Two citizen ballot initiatives have been introduced which would propose an extreme retooling of the PRC process. While I strongly support civilian review of our Police Department and a fair complaint and investigative process, we must ensure that oversight fits within our City Manager system of government. To that end, I have recently introduced a compromise proposal.
My proposal establishes the oversight called for by the Police Review Commission, but shifts some of the power to an Independent Police Auditor, a position the city does not currently have. The Independent Police Auditor would investigate all complaints filed against sworn employees of the Berkeley Police Department, reach independent findings and recommend corrective action when needed.
I think this compromise addresses the need for more police oversight – oversight that already exists in Oakland, Richmond, San Francisco and many other Bay Area cities – but shifts it to an Independent Police Auditor who has the skills and experience to carry out impartial and thorough investigation of alleged violations. I welcome questions and suggestions from the community to further enhance this proposal.
Streamlining Permits for Small Businesses
Berkeley’s small businesses are vital to the city’s economic, social and civic well-being, and are the generators of more than 90 percent of local jobs. But in surveys, the number one complaint from business owners is the city’s complicated and lengthy permitting process. That’s why on May 15, the Council unanimously voted to streamline and expedite the process.
These changes are part of a number of recommendations made by the city’s Office of Economic Development following extensive surveys and conversations with Berkeley business owners. Other recommendations made by the OED include improved outreach and communications with local small businesses, temporary assistance to small businesses at risk of displacement or closure, and potentially taxes or fees on vacant storefronts, buildings and lots to mitigate impacts on surrounding businesses.
New Legislation Will Make It Easier to Build Granny Units
It’s no secret that we are in a housing crisis and in need of creative solutions to house the growing population. On May 15, City Council voted to streamline the building of“granny units,” also known as Accessory Dwelling Units (ADUs).
ADUs are a great tool many cities have embraced to add to the housing stock. But the city’s guidelines on granny units are not always straightforward, sometimes resulting in unnecessary headaches for residents. The new ordinance allows these homes to be up to 850 square feet, 100 sq. feet more than before.
Last year, the city granted 57 ADU permits, which is, admitedly, low for a city our size. We must do everything we can to make it easier to build these units. Doing so can help alleviate our housing shortage, allow seniors to age in place and provide supplemental income to families.
Addressing Disparities in Policing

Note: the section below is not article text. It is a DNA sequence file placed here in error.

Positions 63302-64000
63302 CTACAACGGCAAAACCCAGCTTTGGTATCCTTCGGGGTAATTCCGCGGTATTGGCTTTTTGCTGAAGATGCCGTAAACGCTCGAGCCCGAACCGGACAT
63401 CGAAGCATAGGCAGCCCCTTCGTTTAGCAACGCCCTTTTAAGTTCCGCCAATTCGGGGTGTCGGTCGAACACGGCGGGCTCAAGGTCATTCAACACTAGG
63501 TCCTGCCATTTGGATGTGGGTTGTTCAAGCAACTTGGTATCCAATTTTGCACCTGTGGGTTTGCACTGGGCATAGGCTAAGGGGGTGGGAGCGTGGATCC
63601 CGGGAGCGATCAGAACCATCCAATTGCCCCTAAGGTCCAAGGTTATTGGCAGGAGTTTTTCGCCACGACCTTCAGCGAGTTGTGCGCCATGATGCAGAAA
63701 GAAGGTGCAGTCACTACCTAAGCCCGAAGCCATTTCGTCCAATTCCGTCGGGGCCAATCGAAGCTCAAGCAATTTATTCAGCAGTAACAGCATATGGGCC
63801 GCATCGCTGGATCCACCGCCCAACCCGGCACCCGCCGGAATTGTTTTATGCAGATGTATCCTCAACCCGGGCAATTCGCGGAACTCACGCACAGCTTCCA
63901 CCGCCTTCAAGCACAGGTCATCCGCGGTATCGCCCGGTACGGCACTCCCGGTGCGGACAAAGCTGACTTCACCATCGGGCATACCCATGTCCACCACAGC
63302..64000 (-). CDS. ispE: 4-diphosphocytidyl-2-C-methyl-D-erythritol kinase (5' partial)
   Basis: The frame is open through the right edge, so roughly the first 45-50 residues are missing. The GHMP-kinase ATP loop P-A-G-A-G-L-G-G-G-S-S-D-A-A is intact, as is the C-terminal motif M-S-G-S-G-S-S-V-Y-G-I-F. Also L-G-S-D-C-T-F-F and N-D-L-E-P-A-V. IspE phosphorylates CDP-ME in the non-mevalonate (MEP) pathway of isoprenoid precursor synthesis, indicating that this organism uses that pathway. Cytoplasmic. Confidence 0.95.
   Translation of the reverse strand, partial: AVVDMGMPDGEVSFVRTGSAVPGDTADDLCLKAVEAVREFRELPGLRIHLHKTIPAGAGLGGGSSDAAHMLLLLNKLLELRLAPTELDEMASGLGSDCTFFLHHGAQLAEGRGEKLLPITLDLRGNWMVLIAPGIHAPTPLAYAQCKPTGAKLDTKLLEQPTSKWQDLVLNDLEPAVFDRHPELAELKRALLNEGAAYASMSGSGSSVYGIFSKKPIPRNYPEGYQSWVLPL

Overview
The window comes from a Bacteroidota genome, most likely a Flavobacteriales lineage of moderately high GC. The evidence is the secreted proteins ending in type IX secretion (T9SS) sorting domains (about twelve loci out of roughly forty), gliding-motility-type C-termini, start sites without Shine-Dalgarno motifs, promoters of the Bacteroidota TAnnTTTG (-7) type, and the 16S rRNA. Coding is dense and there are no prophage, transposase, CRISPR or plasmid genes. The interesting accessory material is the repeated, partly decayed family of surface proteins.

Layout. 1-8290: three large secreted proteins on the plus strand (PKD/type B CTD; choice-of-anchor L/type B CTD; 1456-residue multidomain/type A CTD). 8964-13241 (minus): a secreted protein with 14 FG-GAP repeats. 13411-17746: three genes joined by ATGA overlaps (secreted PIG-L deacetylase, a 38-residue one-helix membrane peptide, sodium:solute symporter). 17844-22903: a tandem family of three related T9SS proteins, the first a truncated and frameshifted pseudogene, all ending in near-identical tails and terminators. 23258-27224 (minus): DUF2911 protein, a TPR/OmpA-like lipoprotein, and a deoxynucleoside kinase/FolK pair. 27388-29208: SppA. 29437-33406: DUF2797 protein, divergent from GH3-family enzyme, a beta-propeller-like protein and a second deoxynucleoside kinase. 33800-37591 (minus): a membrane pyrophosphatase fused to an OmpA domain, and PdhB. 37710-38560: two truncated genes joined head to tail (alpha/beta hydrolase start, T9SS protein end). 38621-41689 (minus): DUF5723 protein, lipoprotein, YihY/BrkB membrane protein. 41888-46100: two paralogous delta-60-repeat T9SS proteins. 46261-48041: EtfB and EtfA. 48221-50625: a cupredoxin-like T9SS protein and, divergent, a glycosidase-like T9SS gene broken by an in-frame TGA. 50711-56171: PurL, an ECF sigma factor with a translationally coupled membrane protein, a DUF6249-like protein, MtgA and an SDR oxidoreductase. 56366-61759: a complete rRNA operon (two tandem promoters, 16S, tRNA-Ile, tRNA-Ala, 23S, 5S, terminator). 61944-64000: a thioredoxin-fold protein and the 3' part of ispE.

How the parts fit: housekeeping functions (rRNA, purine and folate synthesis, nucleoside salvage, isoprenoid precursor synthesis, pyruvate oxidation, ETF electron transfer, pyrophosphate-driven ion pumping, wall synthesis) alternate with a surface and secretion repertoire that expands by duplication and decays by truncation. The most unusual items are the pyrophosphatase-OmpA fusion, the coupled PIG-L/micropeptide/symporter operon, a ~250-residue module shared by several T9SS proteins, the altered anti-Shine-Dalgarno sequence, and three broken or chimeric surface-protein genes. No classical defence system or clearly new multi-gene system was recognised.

Berkeley is lucky to have an exceptional Police Department that builds on our long history of forward thinking approaches to policing. Because we have a professional police force and good policies and procedures, we have avoided the kinds of scandals that have plagued many other agencies. The Berkeley Police Department, for example, has a much lower use of force rate than other department and a culture of restraint when it comes to use of force. Our officers participate in de-escalation training as well as implicit bias training.
However, like all of us, our officers are not immune to implicit bias. Data on police stops shows a disparity in the number of stops of African Americans and Latinos. To better understand the reasons behind these trends, the Berkeley Police Department commissioned a study on police stops by the Center for Policing Equity (CPE). The final report confirms that there are disparate racial outcomes in police stops and arrests.
I commend BPD for collaborating with CPE to produce the final report on inequities in arrests, searches and use of force. Most troubling was the finding that searches of African American residents resulted in arrests more than half as often as searches of whites. In addition, the report found that African Americans and Latinos stopped by BPD were more likely to face criminal charges for the same behavior that elicited only a citation for a white driver.
My administration is committed to fair and impartial policing. Over the past year, the City Council has moved forward a number of proposals to improve use of force reporting, and to understand and address disparate racial outcomes in policing. Recently we voted to create a Task Force that will study the causes of disparities highlighted in the report and recommend policy changes.
The task force will be made up of representatives from BPD, the Berkeley Police Association, the Police Review Commission as well as representatives from communities of color. It will be appointed by the City Manager and I will share updates with constituents as they become available.
Council Asks City Manager to Fast Track Storage for Homeless